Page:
Depression is common among brain injury survivors, with half of all survivors experiencing it in the first year following their injury.
It can also develop as the person starts to understand the full impact of their injury, and can lead to feelings of hopelessness and altered self-esteem and identity as the survivor reflects over the changes that they are facing, and may continue to face in the future.
With expert support from Dr Elizabeth Kent and Dr Cliodhna Carroll, from Kent Clinical Neuropsychology Service, and with feedback from brain injury survivors, we’ve put together some top tips to help cope with depression.
More detailed information can be found on our factsheet Depression after brain injury.
The information provided here is not intended to replace medical advice, so if you are experiencing symptoms of depression always speak to your GP or other healthcare professional.
Try to talk to your family or friends about how you’re feeling and why you may appear to be distant. If you find it difficult to speak about how you feel, try to find other ways of communicating such as writing a letter. Consider talking to your employer about depression if you feel that it’s affecting your work performance.
Try to avoid becoming socially isolated. It’s important to spend at least some time socialising with people on a face-to-face basis. If you struggle in crowds, try to arrange meeting a friend at a quiet location. Alternatively, consider finding a local support or activity group that you can attend, such as a local Headway group or branch.
Engage in activities that you enjoy doing, such as listening to uplifting music, creating art or reading a book. Research indicates that these activities can be useful ways of coping with depression. And don’t be afraid to try something new!
Educate yourself on the effects of brain injury. Understanding your injury may be the first step towards accepting it, which might help with managing depression. The Headway website is a good place to start.
Try to exercise for a few minutes every day. This may be difficult if you experience fatigue or have limited mobility. However, exercise is a proven method of improving low mood. Try to set yourself a routine, for example taking a short walk around the neighbourhood in the morning, or doing some gentle stretches for five minutes every afternoon.
Seek support from other services such as the Headway helpline or your local Headway support group or branch. There are also depression-specific support groups, where people can get peer support from others who are also affected by depression, although these tend to be non-brain injury specific.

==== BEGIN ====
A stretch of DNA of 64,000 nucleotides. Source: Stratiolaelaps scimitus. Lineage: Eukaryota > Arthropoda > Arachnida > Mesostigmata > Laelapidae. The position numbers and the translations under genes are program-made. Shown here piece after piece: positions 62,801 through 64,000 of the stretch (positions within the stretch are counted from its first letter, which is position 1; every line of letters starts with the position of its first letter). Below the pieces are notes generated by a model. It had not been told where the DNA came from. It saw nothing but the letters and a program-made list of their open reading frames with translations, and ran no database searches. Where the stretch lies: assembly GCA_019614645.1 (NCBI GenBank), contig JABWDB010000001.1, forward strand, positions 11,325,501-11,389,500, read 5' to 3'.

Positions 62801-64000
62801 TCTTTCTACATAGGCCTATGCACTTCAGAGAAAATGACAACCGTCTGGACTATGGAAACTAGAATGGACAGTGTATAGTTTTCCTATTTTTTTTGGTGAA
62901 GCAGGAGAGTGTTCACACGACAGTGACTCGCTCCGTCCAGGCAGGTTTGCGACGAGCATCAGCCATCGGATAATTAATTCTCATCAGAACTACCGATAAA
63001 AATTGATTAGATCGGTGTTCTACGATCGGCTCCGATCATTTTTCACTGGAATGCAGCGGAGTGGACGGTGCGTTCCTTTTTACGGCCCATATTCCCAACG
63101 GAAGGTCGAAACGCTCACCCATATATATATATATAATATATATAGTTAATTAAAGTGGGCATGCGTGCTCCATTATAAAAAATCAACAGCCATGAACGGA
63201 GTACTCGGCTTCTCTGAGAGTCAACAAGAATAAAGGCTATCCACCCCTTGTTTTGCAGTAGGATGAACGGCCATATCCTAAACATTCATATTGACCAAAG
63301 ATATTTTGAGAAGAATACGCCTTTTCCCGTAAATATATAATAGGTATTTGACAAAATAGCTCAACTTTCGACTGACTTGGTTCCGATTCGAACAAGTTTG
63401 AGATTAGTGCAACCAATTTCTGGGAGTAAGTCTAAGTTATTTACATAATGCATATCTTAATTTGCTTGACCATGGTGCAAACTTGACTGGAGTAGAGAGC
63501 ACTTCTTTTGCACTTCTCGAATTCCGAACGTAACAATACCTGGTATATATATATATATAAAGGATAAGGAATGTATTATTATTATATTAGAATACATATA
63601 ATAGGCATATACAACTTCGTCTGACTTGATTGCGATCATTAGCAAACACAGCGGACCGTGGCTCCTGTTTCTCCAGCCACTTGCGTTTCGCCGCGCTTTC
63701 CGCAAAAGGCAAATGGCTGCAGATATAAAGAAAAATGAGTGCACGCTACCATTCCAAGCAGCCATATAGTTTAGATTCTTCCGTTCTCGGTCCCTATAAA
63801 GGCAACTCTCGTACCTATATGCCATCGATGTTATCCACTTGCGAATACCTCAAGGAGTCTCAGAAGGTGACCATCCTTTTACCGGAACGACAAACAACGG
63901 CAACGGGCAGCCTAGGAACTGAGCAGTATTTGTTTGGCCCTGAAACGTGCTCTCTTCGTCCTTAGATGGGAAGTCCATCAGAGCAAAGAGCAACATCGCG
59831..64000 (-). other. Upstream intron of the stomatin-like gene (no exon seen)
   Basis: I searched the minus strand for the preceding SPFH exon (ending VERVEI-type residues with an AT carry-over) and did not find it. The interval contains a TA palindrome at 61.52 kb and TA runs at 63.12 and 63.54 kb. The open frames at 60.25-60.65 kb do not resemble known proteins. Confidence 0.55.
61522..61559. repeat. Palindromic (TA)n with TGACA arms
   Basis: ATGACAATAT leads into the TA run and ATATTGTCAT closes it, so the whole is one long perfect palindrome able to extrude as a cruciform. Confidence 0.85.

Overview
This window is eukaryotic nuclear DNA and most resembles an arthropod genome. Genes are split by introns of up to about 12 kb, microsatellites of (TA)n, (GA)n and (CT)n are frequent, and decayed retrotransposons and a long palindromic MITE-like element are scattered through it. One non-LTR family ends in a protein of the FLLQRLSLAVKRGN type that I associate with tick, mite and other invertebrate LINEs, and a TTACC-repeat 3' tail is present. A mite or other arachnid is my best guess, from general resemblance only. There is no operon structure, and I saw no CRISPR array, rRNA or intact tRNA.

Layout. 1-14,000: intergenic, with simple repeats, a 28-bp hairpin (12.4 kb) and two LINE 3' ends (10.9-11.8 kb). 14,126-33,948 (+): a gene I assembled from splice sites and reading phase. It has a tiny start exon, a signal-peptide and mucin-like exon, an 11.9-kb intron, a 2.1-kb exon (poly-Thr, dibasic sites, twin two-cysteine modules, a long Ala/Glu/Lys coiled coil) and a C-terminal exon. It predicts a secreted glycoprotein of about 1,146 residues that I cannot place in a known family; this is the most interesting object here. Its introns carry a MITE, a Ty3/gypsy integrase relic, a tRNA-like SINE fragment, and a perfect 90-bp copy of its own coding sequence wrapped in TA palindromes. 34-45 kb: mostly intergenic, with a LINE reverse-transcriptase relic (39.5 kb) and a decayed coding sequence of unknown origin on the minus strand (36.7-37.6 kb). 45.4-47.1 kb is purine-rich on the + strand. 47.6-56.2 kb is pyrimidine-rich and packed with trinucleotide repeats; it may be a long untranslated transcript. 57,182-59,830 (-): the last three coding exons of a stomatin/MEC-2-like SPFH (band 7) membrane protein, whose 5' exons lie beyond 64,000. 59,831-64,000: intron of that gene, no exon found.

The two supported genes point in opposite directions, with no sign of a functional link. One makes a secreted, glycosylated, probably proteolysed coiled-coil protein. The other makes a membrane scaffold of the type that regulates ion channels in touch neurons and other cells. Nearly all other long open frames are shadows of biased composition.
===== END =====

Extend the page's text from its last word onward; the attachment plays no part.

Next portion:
Identify and seek help for specific issues in your life that may be causing or contributing to the depression, for example financial or relationship problems.
Speak to your doctor about your general health, including any potential hormonal imbalances that can arise after brain injury.
Consider putting together a ‘soothe box’. This is a box that contains personal items that may make you feel better and help you to cope when you are feeling depressed. You could put things in it such as photos or letters, or things that soothe your senses such as perfumes or soft fabrics.
Consider wellbeing techniques such as mindfulness, yoga, meditation or other relaxation methods. Although there is limited research to prove their effectiveness, brain injury survivors often report benefiting from them. Speak to a therapist if you are considering trying any of these, as they may be able to guide you through learning how to effectively use them.
Maintain a healthy lifestyle. This involves enjoying a healthy diet, drinking plenty of water, avoiding alcohol and trying to ensure that you have a good night’s sleep.
Severe depression can cause some people to feel suicidal. This is characterised by extremely negative thoughts about oneself or the future, which can lead to the person thinking about or attempting to end their own life.
It is vital that anyone experiencing suicidal thoughts seeks help – however infrequently the thoughts occur and regardless of whether they intend to act on them.
Please, do not ignore these thoughts in the hope that they will go away.
Be honest and talk to your family or friends about how you’re feeling. Alternatively, you can speak confidentially to your GP.
You can also contact the Headway helpline on 0808 800 2244, or speak to Samaritans on its 24-hour support line 116 123.
If you are having recurring thoughts of suicide, ring NHS 111 or make an emergency appointment with your GP.
Explore the links below to access our resources on the psychological effects of brain injury.
If you would like to discuss this issue in more detail, please contact our national helpline on 0808 800 2244 or firstname.lastname@example.org.
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